The translation of the term, Beogachtungsuhr, strictly, is “Observer’s” or “Observation Watch,” but many collectors agree that a more descriptive label is “Navigator’s Watch,” and I have seen some mention of it as a bombardier’s watch. Interestingly, the watch was not issued to navigators and possibly to other members of the air crew, as part of their regular uniforms and equipment allotment, but, instead, “loaned” to them just before they went out on a mission. The watch then had to be returned if they returned. One can wonder how the watches faired in plane crashes. The watches were fitted with extra long leather straps because they were often strapped over the sleeves of leather jackets just as has been done more recently for the same kind of reason with some of the watches provided to astronauts. They, of course, would strap their watches over the bulky sleeve of a space suit.

    The model most commonly referred to in my research is the mammoth IWC “Large 52 S.C. Calibre Pilot’s Watch.” S.C. is the abbreviation for “second au centre,” central seconds hand, or what we usually term a sweep seconds hand. I have never seen the actual model, but the literature indicates that the size of this watch was about 55mm, which is the same size as the watches produced by the other four suppliers. IWC took its manual wind Cal. 52 pocket watch movement, with 16 jewels and 18,000 beats per hour, and a swan neck regulator, to produce this wristwatch. As just indicated, the conversion also included adding a center sweep seconds hand.

    Other features, as with the ones produced by the other four suppliers, included an extra large crown to facilitate setting time and winding and hacking. IWC added an inner plate to shield the movement against magnetic fields. The history of this model does not end here. This same movement was used in wrist watches made for the British forces, and I have read that they were used by the British navy as a deck watch. The models made for British use were designated with “Mark”, and we see that same label used in early and current production runs of IWC, such as the Mark X and XV. Jaeger-LeCoultre also produced these or similar watches for the British armed forces.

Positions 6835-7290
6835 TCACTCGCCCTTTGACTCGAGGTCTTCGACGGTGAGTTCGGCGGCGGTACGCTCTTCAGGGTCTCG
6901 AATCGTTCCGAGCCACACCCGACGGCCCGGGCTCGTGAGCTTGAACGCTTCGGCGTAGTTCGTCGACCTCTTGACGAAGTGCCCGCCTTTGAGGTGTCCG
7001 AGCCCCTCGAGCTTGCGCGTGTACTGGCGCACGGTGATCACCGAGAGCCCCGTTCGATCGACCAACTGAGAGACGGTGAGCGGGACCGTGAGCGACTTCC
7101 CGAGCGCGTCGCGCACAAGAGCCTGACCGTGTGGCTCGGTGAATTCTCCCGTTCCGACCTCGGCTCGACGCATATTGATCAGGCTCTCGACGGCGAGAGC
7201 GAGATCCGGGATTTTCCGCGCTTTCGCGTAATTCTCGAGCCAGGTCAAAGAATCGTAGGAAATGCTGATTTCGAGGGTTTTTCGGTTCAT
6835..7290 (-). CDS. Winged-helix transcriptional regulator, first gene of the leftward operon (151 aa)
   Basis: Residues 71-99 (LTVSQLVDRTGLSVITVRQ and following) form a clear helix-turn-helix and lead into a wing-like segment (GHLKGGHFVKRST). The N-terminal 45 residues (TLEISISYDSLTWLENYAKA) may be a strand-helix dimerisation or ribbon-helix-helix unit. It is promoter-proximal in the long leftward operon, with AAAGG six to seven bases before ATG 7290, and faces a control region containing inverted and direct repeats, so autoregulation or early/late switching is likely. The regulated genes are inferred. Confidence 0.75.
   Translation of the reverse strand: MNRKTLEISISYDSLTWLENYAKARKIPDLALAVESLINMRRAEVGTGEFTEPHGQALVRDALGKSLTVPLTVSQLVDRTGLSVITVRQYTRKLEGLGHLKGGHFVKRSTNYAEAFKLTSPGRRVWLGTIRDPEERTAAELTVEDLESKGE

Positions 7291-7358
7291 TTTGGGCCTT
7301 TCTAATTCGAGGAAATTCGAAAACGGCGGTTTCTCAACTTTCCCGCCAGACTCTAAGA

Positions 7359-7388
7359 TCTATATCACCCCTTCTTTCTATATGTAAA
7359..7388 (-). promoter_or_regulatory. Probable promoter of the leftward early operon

Sunday, July 24, 2011

The Daily Beater

Choice can sometimes be a burden when you have a drawer full of watches, so every enthusiast has a watch or two that you reach for by default when you just can't be bothered to give it any thought. The criteria are probably the same for most of us. The watch has to be comfortable, versatile and, frankly, one you are unconcerned about damaging. Otherwise, it wouldn't be a beater.

Right now I have three beaters that together are found on my wrist more than half the time, probably much more. The first is my one dollar mechanical on a green NATO strap. It's my true beater beater, perfect for mowing the lawn or working on the garbage disposal. It keeps good time, looks decent, is extremely comfortable and all but worthless.

My second beater is my Seiko 6309-7290 diver. For such a top-heavy watch, it's surprisingly comfortable on its current Jubilee bracelet. As Seiko divers go, it's nothing special, but even the lowliest Seiko diver looks great and goes great with anything from a sport coat to swim trunks. Of course it's waterproof, and probably bombproof.

But one of my most worn watches remains my very first mechanical, an Invicta 8926 (review). This is Invicta's single most popular wristwatch. It's an homage of the Rolex Submariner, though the most recent version (mine) has adopted a scalloped bezel like the Omega Seamaster.

The Invicta's Miyota 8215 automatic movement keeps great time and is very robust, one of the best basic automatic movements made (comparable to the ETA 2824-2). Its solid link oyster bracelet balances the substantial 40mm case quite well. It's heavy (ca. 150g), but not too heavy; big, but not too big; a bit blingy, but unlike most Invictas, not too blingy. My only complaint is that the polished center links on the bracelet get scratched up in no time. But that might almost be seen as a desirable feature, because once you scratch up your watch, you're no longer afraid to really wear it. To make it a beater.

Saturday, July 16, 2011

There Is Leather, and There Is Leather

I've purchased four cheap Chinese mechanical watches lately that have all come on virtually identical black, crocodile-grain leather straps. All are stamped identically, "Genuine Leather." If I compare them to a similar Hamilton strap—most certainly genuine leather—they are much more glossy and in other obvious ways dissimilar to it. And if I compare them to a junk croco-grain vinyl strap, all are similarly slick and glossy on the croc side. But otherwise, the "Genuine Leather" straps seem in comparison to indeed be sort of leather. To confuse things more, some listings call them "PU leather." Huh?